Gill Pringle brings us the latest from the 2017 Toronto International Film Festival.

It’s the morning after their film 1% premiered at the Toronto International Film Festival and Ryan Corr and Abbey Lee profess to feeling a little hung-over as the “morning after” expresso martinis scattered about the table will attest.

“I’ve been up for 24 hours and I’m running on fumes,” laughs Lee, ever the trooper, who sits down with STACK anyway at a lounge overlooking the crowds of fans gathered in Toronto to see their favourite Hollywood stars walk the red carpet.

Lee, of course, made her feature film debut in George Miller’s Mad Max: Fury Road some two years earlier and has since starred with Brenton Thwaites in Gods of Egypt and with Idris Elba in The Dark Tower. But her role in first-time filmmaker Stephen McCallum’s 1% feels more personal and inclusive than any of her previous big budget films.

“Working with George Miller of course was an amazing experience but we were filming Mad Max in Africa. For 1 % we got to spend two months together in Perth and became a real team,” says Lee, 30. “I learned a lot on this film and really grew as an actor. Acting was not an ambition of mine early on and it fell into my lap by accident at the age of 25, so now I’m catching up,” adds Lee, who was approached by a casting agent on the streets of New York.

“The film for me has always been about brotherhood and love in a setting which you wouldn’t normally perceive to be domestic.”

Set in a futuristic underworld of outlaw motorcycle gangs, the ambitious film follows the heir to the throne of a biker club (Corr) as he struggles to modernise the gang’s outdated methods. Cast as his girlfriend, Lee looked to Corr for guidance.

“He’s so heavily trained and puts so much into his performance. My lack of training didn’t really matter for my first few roles, but there’s only so long you can get by with just being ‘raw’. At some point you really have to start working on your skills,” says the former model whose usual blonde hair is today dyed a deep orange, having recently returned from Colombia where she’s been shooting her next film, Sebastian Gutierrez’s drama Elizabeth Harvest.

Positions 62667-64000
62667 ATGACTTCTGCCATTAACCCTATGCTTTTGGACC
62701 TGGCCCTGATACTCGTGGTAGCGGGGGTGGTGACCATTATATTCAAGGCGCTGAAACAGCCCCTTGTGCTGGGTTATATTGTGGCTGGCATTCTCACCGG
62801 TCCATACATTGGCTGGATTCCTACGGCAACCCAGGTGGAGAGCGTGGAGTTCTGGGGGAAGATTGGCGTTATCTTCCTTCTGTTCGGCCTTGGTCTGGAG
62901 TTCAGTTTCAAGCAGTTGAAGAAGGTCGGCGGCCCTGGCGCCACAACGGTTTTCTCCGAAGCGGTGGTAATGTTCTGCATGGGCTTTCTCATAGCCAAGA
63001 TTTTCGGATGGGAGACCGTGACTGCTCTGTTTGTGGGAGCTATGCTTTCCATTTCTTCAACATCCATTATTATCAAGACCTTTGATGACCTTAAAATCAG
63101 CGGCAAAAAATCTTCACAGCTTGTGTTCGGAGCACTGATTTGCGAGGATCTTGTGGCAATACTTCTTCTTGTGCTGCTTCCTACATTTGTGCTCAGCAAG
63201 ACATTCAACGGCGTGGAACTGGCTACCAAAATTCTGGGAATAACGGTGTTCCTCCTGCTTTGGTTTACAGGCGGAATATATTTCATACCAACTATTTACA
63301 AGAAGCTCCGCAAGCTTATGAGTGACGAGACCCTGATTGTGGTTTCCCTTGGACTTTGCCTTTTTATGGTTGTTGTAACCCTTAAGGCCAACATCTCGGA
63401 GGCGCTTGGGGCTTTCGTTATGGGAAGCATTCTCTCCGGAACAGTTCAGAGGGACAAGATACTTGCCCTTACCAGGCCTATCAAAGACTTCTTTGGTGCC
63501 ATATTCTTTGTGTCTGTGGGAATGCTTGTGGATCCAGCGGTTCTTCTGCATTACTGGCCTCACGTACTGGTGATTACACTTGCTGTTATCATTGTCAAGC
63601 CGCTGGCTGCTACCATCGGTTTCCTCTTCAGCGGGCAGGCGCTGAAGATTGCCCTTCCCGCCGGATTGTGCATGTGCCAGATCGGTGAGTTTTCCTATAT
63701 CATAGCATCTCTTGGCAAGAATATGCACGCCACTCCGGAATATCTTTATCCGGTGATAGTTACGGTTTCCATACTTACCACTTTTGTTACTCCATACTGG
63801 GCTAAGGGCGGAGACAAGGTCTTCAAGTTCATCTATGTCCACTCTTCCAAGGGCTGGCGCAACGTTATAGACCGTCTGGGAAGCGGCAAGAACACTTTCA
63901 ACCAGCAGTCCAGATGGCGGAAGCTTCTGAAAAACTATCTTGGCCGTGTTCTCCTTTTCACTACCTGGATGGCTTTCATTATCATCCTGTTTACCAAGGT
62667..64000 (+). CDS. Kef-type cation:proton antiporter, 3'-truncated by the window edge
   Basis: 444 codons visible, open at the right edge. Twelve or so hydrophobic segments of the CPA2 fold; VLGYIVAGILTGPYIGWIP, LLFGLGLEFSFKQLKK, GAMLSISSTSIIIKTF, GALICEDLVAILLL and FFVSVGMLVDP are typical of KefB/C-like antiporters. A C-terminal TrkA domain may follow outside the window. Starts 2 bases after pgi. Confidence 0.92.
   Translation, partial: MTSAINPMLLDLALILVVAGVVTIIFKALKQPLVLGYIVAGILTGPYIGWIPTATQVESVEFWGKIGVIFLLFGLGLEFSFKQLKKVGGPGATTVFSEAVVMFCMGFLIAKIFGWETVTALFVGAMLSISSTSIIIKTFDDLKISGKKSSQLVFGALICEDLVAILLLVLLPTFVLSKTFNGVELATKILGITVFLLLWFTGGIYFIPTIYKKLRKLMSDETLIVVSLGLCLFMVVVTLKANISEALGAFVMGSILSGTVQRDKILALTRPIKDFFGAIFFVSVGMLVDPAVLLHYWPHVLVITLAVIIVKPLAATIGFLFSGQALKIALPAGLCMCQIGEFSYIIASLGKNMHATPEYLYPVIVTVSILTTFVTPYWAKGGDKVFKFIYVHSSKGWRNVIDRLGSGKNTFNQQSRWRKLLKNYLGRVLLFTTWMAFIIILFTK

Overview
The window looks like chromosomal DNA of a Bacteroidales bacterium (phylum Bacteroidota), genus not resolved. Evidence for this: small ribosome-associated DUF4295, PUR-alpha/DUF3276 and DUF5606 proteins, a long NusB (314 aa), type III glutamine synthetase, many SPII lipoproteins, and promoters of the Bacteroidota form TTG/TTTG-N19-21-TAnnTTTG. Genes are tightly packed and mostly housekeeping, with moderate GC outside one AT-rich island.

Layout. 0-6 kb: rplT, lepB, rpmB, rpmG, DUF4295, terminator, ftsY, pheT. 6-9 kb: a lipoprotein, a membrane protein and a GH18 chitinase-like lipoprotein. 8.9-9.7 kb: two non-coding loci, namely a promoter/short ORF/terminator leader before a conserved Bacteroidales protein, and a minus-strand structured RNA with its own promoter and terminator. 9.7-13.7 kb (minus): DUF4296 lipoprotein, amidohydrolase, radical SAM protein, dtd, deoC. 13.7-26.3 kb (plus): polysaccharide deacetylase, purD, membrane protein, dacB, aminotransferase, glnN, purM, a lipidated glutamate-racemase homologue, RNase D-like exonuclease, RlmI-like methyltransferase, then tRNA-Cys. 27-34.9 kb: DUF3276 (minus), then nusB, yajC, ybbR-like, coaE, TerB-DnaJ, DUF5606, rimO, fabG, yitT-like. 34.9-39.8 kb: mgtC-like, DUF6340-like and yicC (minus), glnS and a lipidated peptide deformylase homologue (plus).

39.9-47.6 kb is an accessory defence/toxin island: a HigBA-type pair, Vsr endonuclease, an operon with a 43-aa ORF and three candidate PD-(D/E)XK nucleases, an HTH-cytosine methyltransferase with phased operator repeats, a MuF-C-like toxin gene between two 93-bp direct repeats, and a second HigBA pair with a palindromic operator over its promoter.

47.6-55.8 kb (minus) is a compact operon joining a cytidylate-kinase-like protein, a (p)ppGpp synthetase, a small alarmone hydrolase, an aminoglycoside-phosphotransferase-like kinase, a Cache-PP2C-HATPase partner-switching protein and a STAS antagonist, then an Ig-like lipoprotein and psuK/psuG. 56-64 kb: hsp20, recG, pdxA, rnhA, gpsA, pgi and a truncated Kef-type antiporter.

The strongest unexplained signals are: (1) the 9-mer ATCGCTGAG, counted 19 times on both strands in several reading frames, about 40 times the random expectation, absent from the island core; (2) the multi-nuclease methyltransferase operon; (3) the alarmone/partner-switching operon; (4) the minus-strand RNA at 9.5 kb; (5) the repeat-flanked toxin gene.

“Acting has totally changed my life,” says Lee, who readily gave up the big cheques she was used to bringing home from the fashion houses and catwalks. “My life took a 360 degree turn from the moment I landed on the set of Mad Max. I had no experience or knowledge of what was needed of me. I only had my instincts and a very open heart and mind. The minute that I landed there, I realised what this experience meant to me and how it was what I had been looking for my whole life.”

“Abbey is really good at what she does. I think people really underestimate how good she is just because of her background,” says NIDA-trained Corr, whose own credentials include Hacksaw Ridge, Wolf Creek 2 and The Water Diviner.

Having learned a lot over three short years, she quickly won over everyone on the set of 1%. “We were calling her ‘Mama Lee’ by the end of the shoot,” says Corr. “We shared whatever experience we have with her and she, in return, would make sure us boys ate properly and was always bringing us healthy food.”

Corr had never ridden a motorbike prior to filming 1%. “I’ve spent plenty of time on dirt bikes but this was the first time I’d sat on a Harley Davidson. I’ve got to say, I fell in love. It feels pretty amazing.”

He laughs at the notion of going “method” and hanging out with any real motorbike gangs. “I don’t think that would go down too well. ‘Hi guys, I’m an actor, can I hang out? Oooh, is that leather?’”

Inspiration, he says, was all in Matt Nable’s script. “And we did have a few tough guys who came and assisted us on set, some as extras and others who helped us out with the vernacular of the script so we could create authenticity to the world.

“I think the most important aspect of this film is that it’s no good if you feel like you’re watching actors playing dress-up and pretending to be hardcore. We have to believe the world and I think through Stephen’s direction and Matty’s script, we do believe the world. It’s very gritty, real and human. The film for me has always been about brotherhood and love in a setting which you wouldn’t normally perceive to be domestic.”

If the critics at TIFF weren’t necessarily kind in their reviews of the film, then the audiences were enthusiastic. “I think the issues are very relatable. We all understand family, love and loyalty.”

1%, which will screen at the Adelaide Film Festival on October 11, is one of five Australian films selected for inclusion at this year’s TIFF, among 350+ entries from around the world, including New Zealand’s impressive Waru – eight vignettes told by eight different Maori female filmmakers. Alongside 1% there is Warwick Thornton’s Sweet Country; Simon Baker’s Breath; Cocaine Prison, a documentary from Australian-based Bolivian director Violeta Ayala; and Priscilla Cameron’s The Butterfly Tree (below), starring Melissa George and Ed Oxenbould.